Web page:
The review, in German, is titled “Werden/Weiter/Denken: Rekapitulation eines Post-Cinema Diskurses” (roughly: Becoming/Further/Thinking — suggesting a thinking in flux and a thinking beyond — Recapitulation of a Post-Cinema Discourse). The text, by Elisa Linseisen from the Ruhr-Universität Bochum, appears in Zeitschrift für Medienwissenschaft 18 (2018). The full text is available as an open-access PDF.

Ends of Cinema: Center for 21st Century Studies 2018 Conference at UW Milwaukee

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I am excited to be participating in the Ends of Cinema conference at the Center for 21st Century Studies, taking place May 3-5, 2018 at University of Wisconsin Milwaukee. There are some great keynote speakers, including my colleague Jean Ma and lots of other wonderful people. The C21, under the expert leadership of Richard Grusin (who is now back at the helm after a short hiatus), has put on some of my personal favorite conferences, and I expect this one to be no less exciting and thought-provoking.

My own contribution will be a paper titled “Post-Cinematic Realism” — work in progress for my current book project Discorrelated Images. Here is the abstract:

Post-Cinematic Realism

Shane Denson, Stanford University

In its classical formulation, cinematic realism is based in the photographic ontology of film, i.e. in the photograph’s indexical relation to the world, which grants to film its unique purchase on reality; upon this relation also hinged, for many realist filmmakers, the political promise of realism. Digital media, meanwhile, are widely credited with disrupting indexicality and instituting an alternative ontology of the image. David Rodowick, for example, argues that the interjection of digital code disrupts film’s “automatisms” and eradicates the index in favor of the symbolic. But while such arguments are in many respects compelling, I contend that the disruption of photographic indexicality might also be seen to open up spaces in which to explore new automatisms that communicate reality and/or realism with and through post-indexical technologies.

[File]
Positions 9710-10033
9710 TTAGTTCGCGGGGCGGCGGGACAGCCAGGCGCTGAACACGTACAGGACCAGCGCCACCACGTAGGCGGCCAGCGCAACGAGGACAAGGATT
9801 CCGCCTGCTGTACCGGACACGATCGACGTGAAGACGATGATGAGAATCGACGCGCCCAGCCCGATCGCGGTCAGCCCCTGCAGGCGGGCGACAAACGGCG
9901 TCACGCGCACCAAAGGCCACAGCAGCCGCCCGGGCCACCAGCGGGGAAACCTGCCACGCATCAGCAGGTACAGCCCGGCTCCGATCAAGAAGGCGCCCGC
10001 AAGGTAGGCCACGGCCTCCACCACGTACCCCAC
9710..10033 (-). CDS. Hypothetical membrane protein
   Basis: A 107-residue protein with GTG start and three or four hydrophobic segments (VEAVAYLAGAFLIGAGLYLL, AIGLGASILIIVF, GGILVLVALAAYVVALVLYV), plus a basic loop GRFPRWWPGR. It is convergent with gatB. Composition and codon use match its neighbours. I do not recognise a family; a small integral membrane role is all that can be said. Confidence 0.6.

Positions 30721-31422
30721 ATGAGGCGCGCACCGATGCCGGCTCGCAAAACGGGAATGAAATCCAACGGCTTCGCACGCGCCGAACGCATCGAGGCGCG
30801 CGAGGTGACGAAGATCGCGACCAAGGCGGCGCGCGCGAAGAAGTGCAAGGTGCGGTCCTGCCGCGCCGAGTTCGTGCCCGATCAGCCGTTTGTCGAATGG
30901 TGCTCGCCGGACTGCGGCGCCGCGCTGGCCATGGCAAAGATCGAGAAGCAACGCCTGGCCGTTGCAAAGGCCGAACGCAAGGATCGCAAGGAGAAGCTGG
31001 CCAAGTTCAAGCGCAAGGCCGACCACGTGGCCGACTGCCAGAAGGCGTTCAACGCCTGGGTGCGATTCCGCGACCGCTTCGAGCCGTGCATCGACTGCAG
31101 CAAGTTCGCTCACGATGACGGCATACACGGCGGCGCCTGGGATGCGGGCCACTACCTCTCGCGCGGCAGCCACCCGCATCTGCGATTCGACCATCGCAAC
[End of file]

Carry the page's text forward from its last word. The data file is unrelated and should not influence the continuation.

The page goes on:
Whereas André Bazin privileged techniques like the long take and deep focus for their power to approximate our natural perception of time and space, theorists like Maurizio Lazzarato and Mark Hansen emphasize post-cinematic media’s ability to approximate the sub-perceptual processing of duration executed by our pre-personal bodies. The perceptual discorrelation of computational images gives way, in other words, to a more precise calibration of machinic and embodied temporalities; simultaneously, the perceptual richness of Bazin’s images becomes less important, while “poor images” (in Hito Steyerl’s term) communicate more directly the material and political realities of a post-cinematic environment. As I will demonstrate with reference to a variety of moving-image texts employing glitches, drones, and other computational objects, post-cinematic media might in fact be credited with a newly intensified political relevance through their institution of a new, post-cinematic realism.